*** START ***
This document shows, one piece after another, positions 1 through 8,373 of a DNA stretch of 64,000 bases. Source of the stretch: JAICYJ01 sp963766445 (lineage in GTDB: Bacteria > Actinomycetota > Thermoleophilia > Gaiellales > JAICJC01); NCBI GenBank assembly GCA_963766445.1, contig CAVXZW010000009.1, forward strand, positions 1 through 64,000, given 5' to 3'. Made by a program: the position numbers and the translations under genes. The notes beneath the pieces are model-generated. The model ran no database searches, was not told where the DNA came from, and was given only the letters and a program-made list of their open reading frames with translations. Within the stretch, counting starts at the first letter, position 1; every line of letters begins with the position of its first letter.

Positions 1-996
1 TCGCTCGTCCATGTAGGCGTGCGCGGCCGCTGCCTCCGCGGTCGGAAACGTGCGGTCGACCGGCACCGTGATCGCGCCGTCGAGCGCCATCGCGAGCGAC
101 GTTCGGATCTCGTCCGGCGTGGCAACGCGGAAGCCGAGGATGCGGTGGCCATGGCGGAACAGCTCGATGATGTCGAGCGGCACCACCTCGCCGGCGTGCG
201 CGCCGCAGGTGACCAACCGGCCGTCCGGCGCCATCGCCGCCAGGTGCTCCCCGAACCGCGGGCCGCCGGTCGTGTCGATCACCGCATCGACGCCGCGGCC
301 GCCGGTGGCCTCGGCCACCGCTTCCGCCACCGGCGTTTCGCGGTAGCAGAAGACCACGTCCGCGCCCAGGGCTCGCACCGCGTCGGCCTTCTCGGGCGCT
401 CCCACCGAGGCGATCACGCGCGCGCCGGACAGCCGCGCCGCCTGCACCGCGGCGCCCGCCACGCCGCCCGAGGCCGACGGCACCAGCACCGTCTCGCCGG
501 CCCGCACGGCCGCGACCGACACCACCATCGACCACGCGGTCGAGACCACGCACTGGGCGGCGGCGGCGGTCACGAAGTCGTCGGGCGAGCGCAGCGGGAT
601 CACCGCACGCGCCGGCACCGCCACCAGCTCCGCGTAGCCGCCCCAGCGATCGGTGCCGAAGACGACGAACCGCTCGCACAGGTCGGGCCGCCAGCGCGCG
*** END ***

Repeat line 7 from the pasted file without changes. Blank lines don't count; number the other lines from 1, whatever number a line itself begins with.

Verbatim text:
401 CCCACCGAGGCGATCACGCGCGCGCCGGACAGCCGCGCCGCCTGCACCGCGGCGCCCGCCACGCCGCCCGAGGCCGACGGCACCAGCACCGTCTCGCCGG